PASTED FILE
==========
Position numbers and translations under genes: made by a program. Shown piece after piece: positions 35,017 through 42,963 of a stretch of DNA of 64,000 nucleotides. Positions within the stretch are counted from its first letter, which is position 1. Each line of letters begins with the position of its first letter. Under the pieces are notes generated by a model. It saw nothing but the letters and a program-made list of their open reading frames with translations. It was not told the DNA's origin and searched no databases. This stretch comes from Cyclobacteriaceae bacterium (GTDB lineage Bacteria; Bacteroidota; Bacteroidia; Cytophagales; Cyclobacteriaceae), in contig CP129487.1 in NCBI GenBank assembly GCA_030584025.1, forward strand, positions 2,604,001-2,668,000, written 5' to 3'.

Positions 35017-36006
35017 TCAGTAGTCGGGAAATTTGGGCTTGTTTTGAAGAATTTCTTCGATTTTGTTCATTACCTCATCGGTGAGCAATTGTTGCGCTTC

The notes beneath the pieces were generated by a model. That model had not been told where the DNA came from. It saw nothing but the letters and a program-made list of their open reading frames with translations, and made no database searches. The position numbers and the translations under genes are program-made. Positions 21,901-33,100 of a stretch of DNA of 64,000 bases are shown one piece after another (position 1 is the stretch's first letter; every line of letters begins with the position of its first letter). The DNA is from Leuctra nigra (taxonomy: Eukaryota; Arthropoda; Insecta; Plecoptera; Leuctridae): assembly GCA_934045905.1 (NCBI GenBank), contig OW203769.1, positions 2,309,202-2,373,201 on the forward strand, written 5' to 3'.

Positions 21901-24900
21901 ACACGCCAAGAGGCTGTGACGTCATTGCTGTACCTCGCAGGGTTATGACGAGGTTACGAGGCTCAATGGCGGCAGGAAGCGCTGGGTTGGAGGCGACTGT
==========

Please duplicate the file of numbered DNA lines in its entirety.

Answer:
Position numbers and translations under genes: made by a program. Shown piece after piece: positions 35,017 through 42,963 of a stretch of DNA of 64,000 nucleotides. Positions within the stretch are counted from its first letter, which is position 1. Each line of letters begins with the position of its first letter. Under the pieces are notes generated by a model. It saw nothing but the letters and a program-made list of their open reading frames with translations. It was not told the DNA's origin and searched no databases. This stretch comes from Cyclobacteriaceae bacterium (GTDB lineage Bacteria; Bacteroidota; Bacteroidia; Cytophagales; Cyclobacteriaceae), in contig CP129487.1 in NCBI GenBank assembly GCA_030584025.1, forward strand, positions 2,604,001-2,668,000, written 5' to 3'.

Positions 35017-36006
35017 TCAGTAGTCGGGAAATTTGGGCTTGTTTTGAAGAATTTCTTCGATTTTGTTCATTACCTCATCGGTGAGCAATTGTTGCGCTTC

The notes beneath the pieces were generated by a model. That model had not been told where the DNA came from. It saw nothing but the letters and a program-made list of their open reading frames with translations, and made no database searches. The position numbers and the translations under genes are program-made. Positions 21,901-33,100 of a stretch of DNA of 64,000 bases are shown one piece after another (position 1 is the stretch's first letter; every line of letters begins with the position of its first letter). The DNA is from Leuctra nigra (taxonomy: Eukaryota; Arthropoda; Insecta; Plecoptera; Leuctridae): assembly GCA_934045905.1 (NCBI GenBank), contig OW203769.1, positions 2,309,202-2,373,201 on the forward strand, written 5' to 3'.

Positions 21901-24900
21901 ACACGCCAAGAGGCTGTGACGTCATTGCTGTACCTCGCAGGGTTATGACGAGGTTACGAGGCTCAATGGCGGCAGGAAGCGCTGGGTTGGAGGCGACTGT